A contributor commenting on the ‘Patents’ article (see below), has questioned whether new law protects researchers from being sued by Big Pharma over patents. No, says CLA Director Tim Vines, the new law has so far only created more uncertainty. But, of course, one thing is for sure: you and I no longer own all our own genes.
A contributor, commenting online on Tim Vines’ article about patents, wrote:
“which includes the freedom for researchers to research”.
Don’t understand Section 119C of the Patents Act 1990 eh?
Thanks Dave for your comment. I assume you are an expert in Patent Law, which is why you kept your comment so short.
For everyone else, Dave is referring to the new ‘experimental purposes exemption’ introduced into the Patents Act 1990 by the recently passed Intellectual Property Laws Amendment (Raising the Bar) Act 2012.
This new exemption states that:
(1) A person may, without infringing a patent for an invention, do an act that would infringe the patent apart from this subsection, if the act is done for experimental purposes relating to the subject matter of the invention.
(2) For the purposes of this section, experimental purposes relating to the subject matter of the invention include, but are not limited to, the following:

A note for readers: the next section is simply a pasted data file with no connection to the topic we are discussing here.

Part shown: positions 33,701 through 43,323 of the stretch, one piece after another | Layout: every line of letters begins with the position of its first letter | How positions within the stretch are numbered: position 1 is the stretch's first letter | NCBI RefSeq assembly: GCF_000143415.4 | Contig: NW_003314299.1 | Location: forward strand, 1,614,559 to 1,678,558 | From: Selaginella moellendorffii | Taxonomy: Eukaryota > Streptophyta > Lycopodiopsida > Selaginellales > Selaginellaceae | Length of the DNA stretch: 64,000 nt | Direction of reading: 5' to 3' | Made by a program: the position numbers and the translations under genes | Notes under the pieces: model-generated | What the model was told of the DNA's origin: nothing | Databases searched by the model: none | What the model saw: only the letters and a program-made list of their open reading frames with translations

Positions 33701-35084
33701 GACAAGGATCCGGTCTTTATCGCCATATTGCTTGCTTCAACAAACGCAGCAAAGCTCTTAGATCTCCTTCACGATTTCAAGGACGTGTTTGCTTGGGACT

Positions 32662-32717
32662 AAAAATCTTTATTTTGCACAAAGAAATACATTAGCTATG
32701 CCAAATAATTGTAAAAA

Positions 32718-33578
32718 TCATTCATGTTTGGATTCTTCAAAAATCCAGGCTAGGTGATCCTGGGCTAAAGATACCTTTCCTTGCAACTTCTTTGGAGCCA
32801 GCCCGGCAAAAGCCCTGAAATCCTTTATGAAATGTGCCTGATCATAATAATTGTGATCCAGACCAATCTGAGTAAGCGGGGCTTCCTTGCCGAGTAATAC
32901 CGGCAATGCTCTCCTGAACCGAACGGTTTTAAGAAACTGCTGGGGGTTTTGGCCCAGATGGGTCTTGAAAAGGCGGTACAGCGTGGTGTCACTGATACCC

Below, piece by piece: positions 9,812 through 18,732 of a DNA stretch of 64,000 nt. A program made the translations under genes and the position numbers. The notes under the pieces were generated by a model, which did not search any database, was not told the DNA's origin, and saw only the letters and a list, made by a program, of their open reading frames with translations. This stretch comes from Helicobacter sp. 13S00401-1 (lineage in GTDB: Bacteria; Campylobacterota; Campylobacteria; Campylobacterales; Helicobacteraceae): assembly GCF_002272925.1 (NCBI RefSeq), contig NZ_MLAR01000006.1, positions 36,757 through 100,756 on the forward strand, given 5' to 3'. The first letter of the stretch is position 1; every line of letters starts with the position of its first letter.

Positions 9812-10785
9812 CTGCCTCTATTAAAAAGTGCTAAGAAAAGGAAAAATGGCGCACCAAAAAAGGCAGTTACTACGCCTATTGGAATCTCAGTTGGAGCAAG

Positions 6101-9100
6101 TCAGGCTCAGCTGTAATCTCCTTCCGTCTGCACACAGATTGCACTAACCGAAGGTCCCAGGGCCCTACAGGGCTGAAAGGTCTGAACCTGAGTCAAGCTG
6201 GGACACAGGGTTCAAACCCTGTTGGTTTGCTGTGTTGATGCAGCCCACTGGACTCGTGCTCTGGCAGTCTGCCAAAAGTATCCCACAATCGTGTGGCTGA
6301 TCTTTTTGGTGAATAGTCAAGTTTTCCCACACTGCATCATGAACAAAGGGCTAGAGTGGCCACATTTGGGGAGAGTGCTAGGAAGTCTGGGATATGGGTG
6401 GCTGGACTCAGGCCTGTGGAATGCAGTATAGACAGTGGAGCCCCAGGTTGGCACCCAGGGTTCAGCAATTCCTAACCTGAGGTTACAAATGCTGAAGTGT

(a) determining the properties of the invention;
(b) determining the scope of a claim relating to the invention;
(c) improving or modifying the invention;
(d) determining the validity of the patent or of a claim relating to the invention;
(e) determining whether the patent for the invention would be, or has been, infringed by the doing of an act.
So what Dave is saying (we think) is that everything is OK now: researchers are free to researcher genetic material and we should all go home. Or at very least, that our claim that researcher’s speech has been chilled by gene patents is wrong.
But this experimental use exemption isn’t good enough. And it’s not just us saying it. Professor Ian Olver, from the Cancer Council of Australia, has expressed his concern with the new exemption: http://www.abc.net.au/lateline/content/2012/s3502732.htm
His concern (and ours) is that the exemption may only cover ‘blue-sky’ or basic research. It might not cover applied research, especially where that research has a commercial goal. So, for example:
A researcher is developing a new diagnostic tool, which she hopes to commercialise. To test the effectiveness of her tool, she runs a test on the gene ‘owned’ by Myriad with her new device (which tests lots of genes, including BRCA1/2). Because her intention is to commercialise, her research might not be ‘experimental’ enough.
A researcher, working at University A, sends genetic samples to a fellow researcher at University B, because University B has a better and more efficient set up for sequencing lots of genes. Both researchers may be experimenting but is University B experimenting or is it offering a ‘service’ – i.e. large scale, but not for profit, genetic testing? If so, it would be infringing the patent.